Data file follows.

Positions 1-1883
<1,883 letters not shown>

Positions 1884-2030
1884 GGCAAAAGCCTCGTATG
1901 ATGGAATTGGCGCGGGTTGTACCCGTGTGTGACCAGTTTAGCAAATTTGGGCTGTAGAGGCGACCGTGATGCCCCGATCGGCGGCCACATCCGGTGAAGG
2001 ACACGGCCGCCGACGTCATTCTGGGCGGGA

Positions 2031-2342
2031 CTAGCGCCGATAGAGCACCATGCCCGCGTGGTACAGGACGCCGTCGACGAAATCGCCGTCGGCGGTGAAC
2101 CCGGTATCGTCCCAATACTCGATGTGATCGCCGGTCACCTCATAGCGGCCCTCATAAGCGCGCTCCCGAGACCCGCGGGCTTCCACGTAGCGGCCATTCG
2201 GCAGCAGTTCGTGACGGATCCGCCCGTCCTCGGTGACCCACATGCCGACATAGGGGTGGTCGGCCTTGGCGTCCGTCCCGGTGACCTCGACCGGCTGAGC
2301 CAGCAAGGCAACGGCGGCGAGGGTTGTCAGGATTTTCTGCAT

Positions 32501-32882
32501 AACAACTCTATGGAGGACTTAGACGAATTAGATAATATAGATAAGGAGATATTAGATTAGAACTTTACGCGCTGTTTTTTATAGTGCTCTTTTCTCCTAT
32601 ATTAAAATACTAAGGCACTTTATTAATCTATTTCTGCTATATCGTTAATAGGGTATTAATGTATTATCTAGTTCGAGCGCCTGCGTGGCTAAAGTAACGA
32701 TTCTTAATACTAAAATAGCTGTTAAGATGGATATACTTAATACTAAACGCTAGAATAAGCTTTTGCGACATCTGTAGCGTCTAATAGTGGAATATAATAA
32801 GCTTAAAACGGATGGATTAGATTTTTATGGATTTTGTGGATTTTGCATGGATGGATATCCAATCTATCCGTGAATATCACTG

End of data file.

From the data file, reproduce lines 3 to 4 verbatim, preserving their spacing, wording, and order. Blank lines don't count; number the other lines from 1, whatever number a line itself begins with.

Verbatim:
Positions 1884-2030
1884 GGCAAAAGCCTCGTATG